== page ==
Penalties

Employers that do not file Forms W-2 electronically even though they are required to do so are subject to the same penalties that apply to failure to file a return, even if the employer files the paper versions of the returns on time. See Penalties for Failure to Properly File Information Returns. However, the penalty for failure to file only begins to apply after the 250th return.

For example, if an employer files 1,000 Forms W-2 using the paper version of the form rather than electronically, the per-form penalty would apply to forms 250 through 1,000. No penalties would apply to forms one through 249.

If electronic W-2s are filed late, the amount of the penalty depends on when the information is received by the SSA. If a return is received by the SSA on time but it cannot be processed because it contains errors or is missing information, the employer has 45 days to correct it and resubmit it to the SSA. No penalty will be imposed so long as the employer resubmits it within the 45 days.

Forms 1095-C

The filing rules for Form 1095-C are the same as the filing rules for Forms W-2, except that Forms 1095-C are filed with the IRS, and not the SSA. Employers filing electronically (i.e., employers filing at least 250 Forms 1095-C) file through the IRS's Affordable Care Act Information Return (AIR) System.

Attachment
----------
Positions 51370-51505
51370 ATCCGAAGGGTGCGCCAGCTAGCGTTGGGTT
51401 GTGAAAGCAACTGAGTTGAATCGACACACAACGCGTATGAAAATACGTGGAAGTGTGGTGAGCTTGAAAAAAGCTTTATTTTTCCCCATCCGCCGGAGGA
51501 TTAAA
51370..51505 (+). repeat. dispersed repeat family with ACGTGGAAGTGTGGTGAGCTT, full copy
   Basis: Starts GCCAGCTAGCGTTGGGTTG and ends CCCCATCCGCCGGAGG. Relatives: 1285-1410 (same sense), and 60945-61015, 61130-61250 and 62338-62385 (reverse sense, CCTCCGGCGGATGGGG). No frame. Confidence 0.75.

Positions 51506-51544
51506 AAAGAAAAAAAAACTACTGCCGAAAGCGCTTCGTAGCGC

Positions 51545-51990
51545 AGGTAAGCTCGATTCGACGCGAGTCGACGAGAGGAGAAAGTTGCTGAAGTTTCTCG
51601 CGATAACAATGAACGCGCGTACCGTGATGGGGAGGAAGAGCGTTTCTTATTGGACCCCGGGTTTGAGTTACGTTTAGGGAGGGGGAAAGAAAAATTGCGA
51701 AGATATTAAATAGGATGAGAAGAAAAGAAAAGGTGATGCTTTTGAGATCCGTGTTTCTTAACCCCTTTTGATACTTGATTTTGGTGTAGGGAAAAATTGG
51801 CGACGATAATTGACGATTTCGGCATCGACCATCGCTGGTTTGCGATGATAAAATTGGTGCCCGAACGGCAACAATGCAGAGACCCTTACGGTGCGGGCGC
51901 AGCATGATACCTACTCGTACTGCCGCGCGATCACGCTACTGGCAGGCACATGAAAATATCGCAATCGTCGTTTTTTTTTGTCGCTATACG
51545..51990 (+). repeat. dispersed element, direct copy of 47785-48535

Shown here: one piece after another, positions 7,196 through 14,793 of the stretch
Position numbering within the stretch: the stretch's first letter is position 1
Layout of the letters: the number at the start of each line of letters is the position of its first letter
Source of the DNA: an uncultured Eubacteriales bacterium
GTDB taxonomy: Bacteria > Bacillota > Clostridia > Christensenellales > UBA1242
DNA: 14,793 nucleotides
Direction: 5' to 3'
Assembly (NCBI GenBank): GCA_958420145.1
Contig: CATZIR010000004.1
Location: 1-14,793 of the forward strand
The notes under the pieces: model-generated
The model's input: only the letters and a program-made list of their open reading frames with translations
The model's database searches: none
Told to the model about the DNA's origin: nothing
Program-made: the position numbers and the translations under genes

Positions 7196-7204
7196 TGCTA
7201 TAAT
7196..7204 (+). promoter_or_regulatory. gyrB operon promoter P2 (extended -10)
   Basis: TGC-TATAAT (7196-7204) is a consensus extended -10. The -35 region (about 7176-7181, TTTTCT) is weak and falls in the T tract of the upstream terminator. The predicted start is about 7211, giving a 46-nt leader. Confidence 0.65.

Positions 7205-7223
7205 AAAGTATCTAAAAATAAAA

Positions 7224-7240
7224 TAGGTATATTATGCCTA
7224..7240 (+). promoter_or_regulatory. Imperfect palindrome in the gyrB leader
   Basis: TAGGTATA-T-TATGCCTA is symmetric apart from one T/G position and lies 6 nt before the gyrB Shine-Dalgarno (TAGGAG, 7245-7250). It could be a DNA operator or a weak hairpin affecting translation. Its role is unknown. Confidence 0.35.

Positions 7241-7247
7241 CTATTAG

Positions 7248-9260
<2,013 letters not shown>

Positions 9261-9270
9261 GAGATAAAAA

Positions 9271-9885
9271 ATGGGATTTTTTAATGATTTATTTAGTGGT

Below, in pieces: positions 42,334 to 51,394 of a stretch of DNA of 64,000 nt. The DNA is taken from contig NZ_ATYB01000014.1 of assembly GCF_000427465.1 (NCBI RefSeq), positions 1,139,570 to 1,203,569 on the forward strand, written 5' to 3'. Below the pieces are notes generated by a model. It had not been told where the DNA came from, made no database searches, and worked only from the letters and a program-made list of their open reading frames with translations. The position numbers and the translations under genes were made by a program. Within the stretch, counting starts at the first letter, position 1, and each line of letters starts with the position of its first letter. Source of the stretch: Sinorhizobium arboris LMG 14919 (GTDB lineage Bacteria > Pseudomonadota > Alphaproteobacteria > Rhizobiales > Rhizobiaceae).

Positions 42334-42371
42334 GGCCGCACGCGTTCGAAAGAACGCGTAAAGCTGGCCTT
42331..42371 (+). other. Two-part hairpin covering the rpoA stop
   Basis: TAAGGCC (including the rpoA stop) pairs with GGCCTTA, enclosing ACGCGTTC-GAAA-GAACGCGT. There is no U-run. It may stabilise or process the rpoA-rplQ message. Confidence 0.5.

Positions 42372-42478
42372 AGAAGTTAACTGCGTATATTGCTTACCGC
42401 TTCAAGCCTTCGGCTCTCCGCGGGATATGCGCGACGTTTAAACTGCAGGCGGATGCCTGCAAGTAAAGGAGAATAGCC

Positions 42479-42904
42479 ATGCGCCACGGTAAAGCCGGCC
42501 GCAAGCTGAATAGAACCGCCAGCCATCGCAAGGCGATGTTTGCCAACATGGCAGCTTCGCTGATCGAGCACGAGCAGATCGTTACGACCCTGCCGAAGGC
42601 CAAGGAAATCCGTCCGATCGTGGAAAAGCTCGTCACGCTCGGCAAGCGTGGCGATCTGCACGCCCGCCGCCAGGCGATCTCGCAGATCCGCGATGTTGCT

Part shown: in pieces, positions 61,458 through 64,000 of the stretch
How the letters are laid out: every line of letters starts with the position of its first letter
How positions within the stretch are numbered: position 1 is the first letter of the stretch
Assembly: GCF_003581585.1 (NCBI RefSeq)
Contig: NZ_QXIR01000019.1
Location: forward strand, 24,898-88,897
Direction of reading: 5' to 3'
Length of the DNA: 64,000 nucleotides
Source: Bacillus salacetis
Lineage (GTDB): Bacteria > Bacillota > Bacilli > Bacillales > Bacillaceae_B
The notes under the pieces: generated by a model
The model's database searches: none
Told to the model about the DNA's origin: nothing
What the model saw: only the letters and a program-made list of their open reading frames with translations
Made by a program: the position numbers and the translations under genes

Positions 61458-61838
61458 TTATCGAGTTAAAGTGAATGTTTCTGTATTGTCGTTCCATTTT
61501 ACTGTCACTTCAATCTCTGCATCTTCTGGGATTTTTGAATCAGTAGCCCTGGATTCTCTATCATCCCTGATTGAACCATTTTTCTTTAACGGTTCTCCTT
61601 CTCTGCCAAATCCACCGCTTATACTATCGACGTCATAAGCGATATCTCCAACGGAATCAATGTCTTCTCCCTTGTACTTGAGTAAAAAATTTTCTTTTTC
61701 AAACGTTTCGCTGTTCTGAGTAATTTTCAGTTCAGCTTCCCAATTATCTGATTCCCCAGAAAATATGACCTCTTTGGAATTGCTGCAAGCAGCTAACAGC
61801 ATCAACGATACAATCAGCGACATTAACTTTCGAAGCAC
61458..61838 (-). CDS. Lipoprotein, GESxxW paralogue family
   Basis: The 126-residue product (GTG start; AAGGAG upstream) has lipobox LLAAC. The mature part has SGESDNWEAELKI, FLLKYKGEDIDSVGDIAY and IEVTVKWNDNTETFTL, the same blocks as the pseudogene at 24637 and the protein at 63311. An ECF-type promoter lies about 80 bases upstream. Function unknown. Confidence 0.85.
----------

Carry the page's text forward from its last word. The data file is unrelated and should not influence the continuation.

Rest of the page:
Since the AIR system is dedicated to accepting only Forms 1095 and 1094, an employer must separately register to use it, even if the employer is already registered with the IRS to use another electronic filing method. An employer can register to use the AIR system at the IRS's Registration Services web page.

The deadline for filing electronically is March 31.

Forms 1099

Employers that file 250 or more of any one type of Form 1099 are required to do so electronically via the IRS's Filing Information Returns Electronically (FIRE) system. Approval to use FIRE must be obtained first by filing Form 4419, Application for Filing Information Returns Electronically (FIRE), with the IRS at least 45 days before the return is due. Employers can find detailed instructions in IRS Publication 1220, Specifications for Filing Forms 1097-BTC, 1098, 1099, 3921, 3922, 5498, 8935, and W-2G Electronically. See Reporting Nonemployee Payments.

Beginning with Forms 1099-MISC filed in 2017, on which nonemployee compensation is reported in Box 7, the filing deadline is January 31.

Electronic Filing of Forms 940, 941, and 944

Employers may electronically file (by the same due dates as the paper forms) the following forms using the Employment Tax e-File System:

  • Form 940, Employer's Annual Federal Unemployment (FUTA) Tax Return;
  • Form 941, Employer's Quarterly Federal Tax Return (and Schedules B and D); and
  • Form 944, Employer's Annual Federal Tax Return (and Schedules B and Schedule D).

+Rev. Proc. 2007-40, 2007-26 IRB LEXIS 1488; IRS Publication 3823, Employment Tax e-file System Implementation and User Guide; IRS Publication 3112, IRS e-file Application and Participation.